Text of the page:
Thrive Podcasts//

Katie Couric Struggles With Self-Image, Too. Here’s How She Overcomes It.

On the Thrive Global Podcast, Katie Couric opens up to Arianna Huffington about coping with negative self-talk and silencing her inner critic.

Rob Kim/Getty Images for iHeartRadio
Rob Kim/Getty Images for iHeartRadio

Katie Couric always seems confident. Even before becoming a New York Times best-selling author and co-founding her organization Stand Up To Cancer, the award-winning journalist made a name for herself in with her charismatic on-screen presence — and her self-assured nature has captivated audiences everywhere. But talking to Arianna Huffington on the Thrive Global Podcast, in partnership with iHeartRadio and Sleep Number, Couric explains that her confidence is not always as natural as it looks.

“I think women do tend to put themselves down because they feel uncomfortable with power and accomplishment and even confidence,” Couric tells Huffington. “Women are taught not to brag and to stay away from anything that resembles a self-congratulatory remark.”

The negative self-talk Couric is referring to is what Huffington calls the “obnoxious roommate living in our heads,” often intruding our thoughts, telling us that we’re just not good enough. “That negative self-talk… is so destructive,” Huffington says, highlighting the importance of learning from those who lift you up instead of put you down. “I love it when our daughters are basically feeding back to us what we’ve taught them,” she adds.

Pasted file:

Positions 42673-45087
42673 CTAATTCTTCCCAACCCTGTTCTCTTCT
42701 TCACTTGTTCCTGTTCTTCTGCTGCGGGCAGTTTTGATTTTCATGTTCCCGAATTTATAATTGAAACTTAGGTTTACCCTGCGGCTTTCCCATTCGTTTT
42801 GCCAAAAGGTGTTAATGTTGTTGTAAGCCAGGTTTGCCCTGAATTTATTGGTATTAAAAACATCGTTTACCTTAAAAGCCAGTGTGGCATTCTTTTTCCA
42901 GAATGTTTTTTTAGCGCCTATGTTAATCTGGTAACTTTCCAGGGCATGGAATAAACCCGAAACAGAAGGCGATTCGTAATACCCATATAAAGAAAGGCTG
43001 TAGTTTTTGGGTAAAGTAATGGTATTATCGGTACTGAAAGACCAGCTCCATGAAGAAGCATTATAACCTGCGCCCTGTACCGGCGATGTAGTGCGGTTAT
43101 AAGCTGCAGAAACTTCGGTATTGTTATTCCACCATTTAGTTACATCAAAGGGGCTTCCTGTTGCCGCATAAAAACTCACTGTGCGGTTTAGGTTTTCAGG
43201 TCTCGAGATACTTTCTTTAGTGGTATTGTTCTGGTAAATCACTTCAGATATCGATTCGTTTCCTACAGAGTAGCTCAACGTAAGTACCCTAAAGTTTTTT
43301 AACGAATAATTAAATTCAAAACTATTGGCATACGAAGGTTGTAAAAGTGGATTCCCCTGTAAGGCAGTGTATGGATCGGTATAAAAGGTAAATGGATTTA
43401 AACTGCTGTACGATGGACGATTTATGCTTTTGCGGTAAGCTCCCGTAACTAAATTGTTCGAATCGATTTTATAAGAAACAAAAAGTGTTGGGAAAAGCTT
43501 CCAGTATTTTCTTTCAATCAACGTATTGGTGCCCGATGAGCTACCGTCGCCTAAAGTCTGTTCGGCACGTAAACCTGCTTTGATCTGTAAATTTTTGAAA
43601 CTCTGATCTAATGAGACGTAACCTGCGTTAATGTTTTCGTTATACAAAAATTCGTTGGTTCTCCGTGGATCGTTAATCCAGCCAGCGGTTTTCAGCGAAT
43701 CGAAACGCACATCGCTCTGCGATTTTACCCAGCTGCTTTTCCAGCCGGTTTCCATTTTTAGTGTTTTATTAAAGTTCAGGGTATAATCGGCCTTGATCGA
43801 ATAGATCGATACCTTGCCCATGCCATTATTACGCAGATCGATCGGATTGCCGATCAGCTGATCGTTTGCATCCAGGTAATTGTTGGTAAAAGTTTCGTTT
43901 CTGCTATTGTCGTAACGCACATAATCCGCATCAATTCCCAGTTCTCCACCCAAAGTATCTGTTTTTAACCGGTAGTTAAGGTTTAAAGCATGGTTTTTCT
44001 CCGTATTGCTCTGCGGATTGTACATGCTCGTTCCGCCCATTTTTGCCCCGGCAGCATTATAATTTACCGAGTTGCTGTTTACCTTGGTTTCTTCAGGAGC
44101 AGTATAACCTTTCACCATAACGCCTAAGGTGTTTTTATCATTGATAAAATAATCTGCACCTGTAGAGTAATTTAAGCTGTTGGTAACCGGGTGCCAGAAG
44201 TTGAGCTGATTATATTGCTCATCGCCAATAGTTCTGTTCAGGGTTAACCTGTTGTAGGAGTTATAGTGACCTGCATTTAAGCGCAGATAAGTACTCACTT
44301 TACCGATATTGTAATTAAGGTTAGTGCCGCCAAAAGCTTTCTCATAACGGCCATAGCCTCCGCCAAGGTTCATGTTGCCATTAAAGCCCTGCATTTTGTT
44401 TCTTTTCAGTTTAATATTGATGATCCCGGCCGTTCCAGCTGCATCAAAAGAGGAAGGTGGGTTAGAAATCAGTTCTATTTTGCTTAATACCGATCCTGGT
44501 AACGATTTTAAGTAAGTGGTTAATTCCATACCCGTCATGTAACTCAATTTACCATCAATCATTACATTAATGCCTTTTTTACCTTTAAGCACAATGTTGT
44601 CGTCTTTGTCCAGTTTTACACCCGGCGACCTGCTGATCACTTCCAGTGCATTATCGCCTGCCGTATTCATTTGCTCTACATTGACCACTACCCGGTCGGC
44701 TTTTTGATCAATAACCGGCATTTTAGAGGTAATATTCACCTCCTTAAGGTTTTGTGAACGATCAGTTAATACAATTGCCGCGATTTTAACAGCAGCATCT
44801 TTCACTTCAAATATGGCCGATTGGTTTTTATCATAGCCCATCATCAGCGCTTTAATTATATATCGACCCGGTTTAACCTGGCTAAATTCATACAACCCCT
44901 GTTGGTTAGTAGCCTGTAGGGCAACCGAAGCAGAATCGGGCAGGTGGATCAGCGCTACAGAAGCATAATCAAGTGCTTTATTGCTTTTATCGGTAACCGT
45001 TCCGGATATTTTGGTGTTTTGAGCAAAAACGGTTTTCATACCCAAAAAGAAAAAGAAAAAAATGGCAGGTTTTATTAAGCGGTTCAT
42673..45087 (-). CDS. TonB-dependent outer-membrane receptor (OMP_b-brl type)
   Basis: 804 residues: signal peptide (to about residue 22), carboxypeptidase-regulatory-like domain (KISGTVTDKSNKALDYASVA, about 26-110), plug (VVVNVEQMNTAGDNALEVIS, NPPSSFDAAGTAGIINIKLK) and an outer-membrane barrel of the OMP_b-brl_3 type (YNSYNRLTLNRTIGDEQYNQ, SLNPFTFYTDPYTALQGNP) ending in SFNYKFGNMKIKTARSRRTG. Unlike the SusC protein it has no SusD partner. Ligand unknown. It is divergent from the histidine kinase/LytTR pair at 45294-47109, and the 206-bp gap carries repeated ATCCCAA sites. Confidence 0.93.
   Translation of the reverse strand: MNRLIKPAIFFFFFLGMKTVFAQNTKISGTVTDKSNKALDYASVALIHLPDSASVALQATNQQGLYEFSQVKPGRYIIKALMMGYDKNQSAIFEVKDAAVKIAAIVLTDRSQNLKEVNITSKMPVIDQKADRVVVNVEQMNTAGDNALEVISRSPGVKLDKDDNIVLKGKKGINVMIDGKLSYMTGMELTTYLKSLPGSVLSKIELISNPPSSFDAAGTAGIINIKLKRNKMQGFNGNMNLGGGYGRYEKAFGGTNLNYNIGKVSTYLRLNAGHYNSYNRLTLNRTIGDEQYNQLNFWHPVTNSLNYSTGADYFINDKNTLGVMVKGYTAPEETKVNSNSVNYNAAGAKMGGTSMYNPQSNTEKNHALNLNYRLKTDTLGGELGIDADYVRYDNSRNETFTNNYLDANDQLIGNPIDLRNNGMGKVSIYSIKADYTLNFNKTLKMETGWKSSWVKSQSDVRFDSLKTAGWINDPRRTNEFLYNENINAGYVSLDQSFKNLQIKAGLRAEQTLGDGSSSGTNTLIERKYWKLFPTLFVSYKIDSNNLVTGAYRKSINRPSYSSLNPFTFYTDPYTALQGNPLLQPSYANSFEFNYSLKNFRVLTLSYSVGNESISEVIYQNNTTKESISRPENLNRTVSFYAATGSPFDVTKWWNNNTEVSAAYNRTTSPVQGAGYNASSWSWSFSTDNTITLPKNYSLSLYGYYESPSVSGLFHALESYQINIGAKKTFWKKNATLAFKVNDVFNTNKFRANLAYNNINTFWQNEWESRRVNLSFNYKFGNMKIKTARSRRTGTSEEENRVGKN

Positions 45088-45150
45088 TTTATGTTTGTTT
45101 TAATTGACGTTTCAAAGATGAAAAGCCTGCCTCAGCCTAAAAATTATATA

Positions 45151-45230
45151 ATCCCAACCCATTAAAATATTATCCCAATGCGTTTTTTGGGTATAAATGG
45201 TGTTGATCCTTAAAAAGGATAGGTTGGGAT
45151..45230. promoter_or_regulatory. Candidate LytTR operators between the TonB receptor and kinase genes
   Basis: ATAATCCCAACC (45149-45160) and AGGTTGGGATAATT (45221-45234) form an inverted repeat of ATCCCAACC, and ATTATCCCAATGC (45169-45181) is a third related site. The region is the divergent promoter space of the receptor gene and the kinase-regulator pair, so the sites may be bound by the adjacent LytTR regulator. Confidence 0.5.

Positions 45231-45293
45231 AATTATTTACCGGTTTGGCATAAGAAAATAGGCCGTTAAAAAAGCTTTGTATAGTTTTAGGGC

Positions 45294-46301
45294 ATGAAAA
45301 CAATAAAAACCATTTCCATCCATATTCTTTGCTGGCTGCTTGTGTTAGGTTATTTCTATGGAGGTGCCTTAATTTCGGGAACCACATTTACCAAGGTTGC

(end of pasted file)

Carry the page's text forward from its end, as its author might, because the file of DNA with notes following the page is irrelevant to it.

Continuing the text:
In fact, Couric says her daughter Ellie is the one that often reminds her to quiet her inner negativity when the obnoxious roommate shows up. “It’s interesting when you learn from your daughters,” she notes. Huffington agrees: “You posted something that was self-deprecating about yourself. Then, immediately after you posted, a text [came] from one of your daughters calling you out on that.”

As a role model to so many women, Couric says it’s OK to sometimes question ourselves, as long as we can acknowledge the fact that so much of what we see is fed to us externally. “I think we are programmed to always kind of not take credit or put the attention on someone else,” she notes. “Before we can tackle those biases, we have to acknowledge them and understand them… Our brain is wired to make these associations.”


To find out more, listen to the full conversation on iHeartRadio, here. You can also listen to the Thrive Global podcast internationally for free on iTunes.

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Stay up to date or catch-up on all our podcasts with Arianna Huffington here.

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People look for retreats for themselves, in the country, by the coast, or in the hills . . . There is nowhere that a person can find a more peaceful and trouble-free retreat than in his own mind. . . . So constantly give yourself this retreat, and renew yourself.

- MARCUS AURELIUS

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